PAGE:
## Modified Gravity and Cosmology on the Largest Scales

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2018-03-01##### Auteur

Terrana, Alexandra Eileen

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This dissertation presents a series of my contributions to research in theoretical cosmology, focusing on aspects of the very large scale universe, particularly dark energy, cosmic acceleration, modified gravity, and cosmic variance. Following an overview of the current understanding of the standard cosmological model in chapter 1, three pertinent topics are discussed in detail. A common theme among all chapters is the desire to explain the properties of the universe on the largest scales.

One of the biggest mysteries on large scales is the need for dark energy to explain the observed accelerated expansion of the late universe. The unsatisfying explanation offered by the standard cosmological model and the associated enormous fine tuning problem have driven considerable interest in infrared (long-distance) modifications of general relativity. In this work, we consider a particularly well motivated modified theory, massive gravity, in which the modification is to simply assume that the particle mediating the gravitational force has a non-zero mass. For a mass on the order of the Hubble constant, this theory offers an alternative explanation of the accelerated cosmic expansion. Chapter 2 lays the theoretical groundwork for massive gravity, summarizing its history and formalism.

A fundamental challenge for any modified gravity theory is sequestering the modification to large enough distance scales, so that the predictions match general relativity on solar system scales where it has been tested to high precision. Chapter 3 provides a detailed analysis of massive gravity's ability to screen its extra degrees of freedom, allowing for continuity with general relativity on short distance scales. Further, in chapter 4, we explore the cosmological production and propagation of gravitational waves in an extension of massive gravity, bigravity, determining whether there may be any testable deviations from general relativity. Understanding these predictions is crucial, as there is now a vigorous observational program to probe possible deviations from our standard model.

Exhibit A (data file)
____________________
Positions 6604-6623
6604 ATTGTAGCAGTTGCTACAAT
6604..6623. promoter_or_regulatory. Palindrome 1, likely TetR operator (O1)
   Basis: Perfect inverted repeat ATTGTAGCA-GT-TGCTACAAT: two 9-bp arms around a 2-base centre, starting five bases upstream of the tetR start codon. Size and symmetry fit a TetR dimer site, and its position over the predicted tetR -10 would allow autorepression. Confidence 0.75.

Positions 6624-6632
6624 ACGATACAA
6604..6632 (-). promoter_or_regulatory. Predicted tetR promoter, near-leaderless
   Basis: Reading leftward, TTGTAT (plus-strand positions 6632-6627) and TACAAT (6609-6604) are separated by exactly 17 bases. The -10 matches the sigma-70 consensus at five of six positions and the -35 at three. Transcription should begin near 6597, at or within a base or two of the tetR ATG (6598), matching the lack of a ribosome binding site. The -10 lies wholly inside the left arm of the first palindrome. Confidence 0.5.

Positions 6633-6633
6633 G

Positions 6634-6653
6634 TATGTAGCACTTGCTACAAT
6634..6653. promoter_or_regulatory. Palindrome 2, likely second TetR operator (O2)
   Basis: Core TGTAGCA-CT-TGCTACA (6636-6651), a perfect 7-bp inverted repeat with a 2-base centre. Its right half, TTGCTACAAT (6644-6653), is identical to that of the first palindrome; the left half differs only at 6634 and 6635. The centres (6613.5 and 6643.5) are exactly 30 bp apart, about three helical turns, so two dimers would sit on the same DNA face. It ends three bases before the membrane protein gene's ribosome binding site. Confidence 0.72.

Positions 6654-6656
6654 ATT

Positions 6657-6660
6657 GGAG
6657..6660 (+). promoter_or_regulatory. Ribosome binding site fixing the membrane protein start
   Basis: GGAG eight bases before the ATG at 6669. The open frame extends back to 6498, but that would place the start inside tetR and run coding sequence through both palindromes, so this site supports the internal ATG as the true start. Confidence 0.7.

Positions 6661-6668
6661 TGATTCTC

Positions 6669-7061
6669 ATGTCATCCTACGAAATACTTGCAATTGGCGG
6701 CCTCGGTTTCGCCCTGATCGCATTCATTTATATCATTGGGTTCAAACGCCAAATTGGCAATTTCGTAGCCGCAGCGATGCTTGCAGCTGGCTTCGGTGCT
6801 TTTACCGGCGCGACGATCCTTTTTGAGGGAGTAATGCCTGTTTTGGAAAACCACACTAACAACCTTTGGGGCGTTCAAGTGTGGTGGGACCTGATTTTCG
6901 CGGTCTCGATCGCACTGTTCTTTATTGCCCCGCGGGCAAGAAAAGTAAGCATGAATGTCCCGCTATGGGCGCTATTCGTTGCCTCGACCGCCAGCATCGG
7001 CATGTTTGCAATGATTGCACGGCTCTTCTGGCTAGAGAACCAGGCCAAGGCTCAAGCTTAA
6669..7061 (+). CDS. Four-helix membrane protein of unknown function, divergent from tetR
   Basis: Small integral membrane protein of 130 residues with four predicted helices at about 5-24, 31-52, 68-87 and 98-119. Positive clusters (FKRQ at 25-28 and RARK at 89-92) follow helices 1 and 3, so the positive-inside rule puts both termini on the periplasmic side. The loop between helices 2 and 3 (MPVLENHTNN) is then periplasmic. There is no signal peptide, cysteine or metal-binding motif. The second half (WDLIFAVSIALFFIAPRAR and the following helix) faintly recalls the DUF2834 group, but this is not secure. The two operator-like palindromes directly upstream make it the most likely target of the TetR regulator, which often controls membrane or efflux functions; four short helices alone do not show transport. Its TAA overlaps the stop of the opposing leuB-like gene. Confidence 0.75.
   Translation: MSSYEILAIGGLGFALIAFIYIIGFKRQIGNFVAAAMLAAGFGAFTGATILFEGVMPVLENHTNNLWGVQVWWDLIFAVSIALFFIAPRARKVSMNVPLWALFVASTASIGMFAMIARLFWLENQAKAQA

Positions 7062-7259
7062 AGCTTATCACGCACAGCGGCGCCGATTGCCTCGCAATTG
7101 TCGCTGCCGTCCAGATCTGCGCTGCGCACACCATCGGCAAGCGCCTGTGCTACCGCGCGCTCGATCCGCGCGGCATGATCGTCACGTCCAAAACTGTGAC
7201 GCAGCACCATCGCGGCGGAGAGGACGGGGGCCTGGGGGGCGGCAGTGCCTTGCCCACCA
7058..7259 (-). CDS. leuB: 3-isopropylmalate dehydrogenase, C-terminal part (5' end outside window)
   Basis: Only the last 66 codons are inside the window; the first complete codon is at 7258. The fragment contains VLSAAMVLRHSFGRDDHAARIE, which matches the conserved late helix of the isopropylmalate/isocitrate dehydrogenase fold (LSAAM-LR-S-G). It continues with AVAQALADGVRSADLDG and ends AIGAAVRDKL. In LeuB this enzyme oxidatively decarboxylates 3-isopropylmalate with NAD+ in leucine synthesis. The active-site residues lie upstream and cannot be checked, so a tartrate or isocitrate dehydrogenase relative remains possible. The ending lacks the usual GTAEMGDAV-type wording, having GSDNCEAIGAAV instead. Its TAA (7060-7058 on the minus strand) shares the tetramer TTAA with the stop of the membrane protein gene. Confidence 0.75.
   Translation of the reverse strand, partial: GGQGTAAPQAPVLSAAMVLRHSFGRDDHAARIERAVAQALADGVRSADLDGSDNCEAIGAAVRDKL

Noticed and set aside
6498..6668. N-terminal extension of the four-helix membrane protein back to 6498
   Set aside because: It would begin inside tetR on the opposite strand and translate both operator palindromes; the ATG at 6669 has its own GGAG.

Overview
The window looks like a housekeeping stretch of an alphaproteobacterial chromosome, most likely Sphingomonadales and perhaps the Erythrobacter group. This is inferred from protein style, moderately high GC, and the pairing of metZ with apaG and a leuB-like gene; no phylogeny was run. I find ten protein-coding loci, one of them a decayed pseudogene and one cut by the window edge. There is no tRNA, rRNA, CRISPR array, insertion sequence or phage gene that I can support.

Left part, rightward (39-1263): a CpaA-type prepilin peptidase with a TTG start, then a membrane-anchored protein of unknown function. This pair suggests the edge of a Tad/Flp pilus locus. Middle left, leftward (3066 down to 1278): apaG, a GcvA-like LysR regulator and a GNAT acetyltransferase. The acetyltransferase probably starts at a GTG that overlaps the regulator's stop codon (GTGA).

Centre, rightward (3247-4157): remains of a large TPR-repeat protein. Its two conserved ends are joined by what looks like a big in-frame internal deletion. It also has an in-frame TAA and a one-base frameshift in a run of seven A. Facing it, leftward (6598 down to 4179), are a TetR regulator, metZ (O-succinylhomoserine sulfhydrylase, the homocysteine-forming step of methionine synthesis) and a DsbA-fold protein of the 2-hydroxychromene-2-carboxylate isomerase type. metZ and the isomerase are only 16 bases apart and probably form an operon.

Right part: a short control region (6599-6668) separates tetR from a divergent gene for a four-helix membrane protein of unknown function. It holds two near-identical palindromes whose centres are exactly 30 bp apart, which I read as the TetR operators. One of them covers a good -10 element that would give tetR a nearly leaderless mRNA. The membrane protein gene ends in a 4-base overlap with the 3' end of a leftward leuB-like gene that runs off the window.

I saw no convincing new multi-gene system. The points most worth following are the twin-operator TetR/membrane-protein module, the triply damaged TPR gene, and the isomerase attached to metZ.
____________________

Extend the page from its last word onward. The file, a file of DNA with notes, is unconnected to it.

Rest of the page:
As rapid progress in observational cosmology unfolds, not only is it paramount to construct viable modified gravity theories to test against general relativity, it is necessary to explore which observational methods will be the most powerful for constraining them. This dissertation contains progress on both of these fronts: analyzing potential modified gravity theories, and analyzing potential novel observational probes of the large scale universe. Chapter 5 provides the theoretical framework for one such novel probe, the large scale kinetic Sunyaev-Zeldovich effect. This effect is particularly intriguing because of its ability to overcome cosmic variance, and thus help us unlock the secrets of the universe on the largest scales.

One of the biggest mysteries on large scales is the need for dark energy to explain the observed accelerated expansion of the late universe. The unsatisfying explanation offered by the standard cosmological model and the associated enormous fine tuning problem have driven considerable interest in infrared (long-distance) modifications of general relativity. In this work, we consider a particularly well motivated modified theory, massive gravity, in which the modification is to simply assume that the particle mediating the gravitational force has a non-zero mass. For a mass on the order of the Hubble constant, this theory offers an alternative explanation of the accelerated cosmic expansion. Chapter 2 lays the theoretical groundwork for massive gravity, summarizing its history and formalism.

A fundamental challenge for any modified gravity theory is sequestering the modification to large enough distance scales, so that the predictions match general relativity on solar system scales where it has been tested to high precision. Chapter 3 provides a detailed analysis of massive gravity's ability to screen its extra degrees of freedom, allowing for continuity with general relativity on short distance scales. Further, in chapter 4, we explore the cosmological production and propagation of gravitational waves in an extension of massive gravity, bigravity, determining whether there may be any testable deviations from general relativity. Understanding these predictions is crucial, as there is now a vigorous observational program to probe possible deviations from our standard model.

As rapid progress in observational cosmology unfolds, not only is it paramount to construct viable modified gravity theories to test against general relativity, it is necessary to explore which observational methods will be the most powerful for constraining them. This dissertation contains progress on both of these fronts: analyzing potential modified gravity theories, and analyzing potential novel observational probes of the large scale universe. Chapter 5 provides the theoretical framework for one such novel probe, the large scale kinetic Sunyaev-Zeldovich effect. This effect is particularly intriguing because of its ability to overcome cosmic variance, and thus help us unlock the secrets of the universe on the largest scales.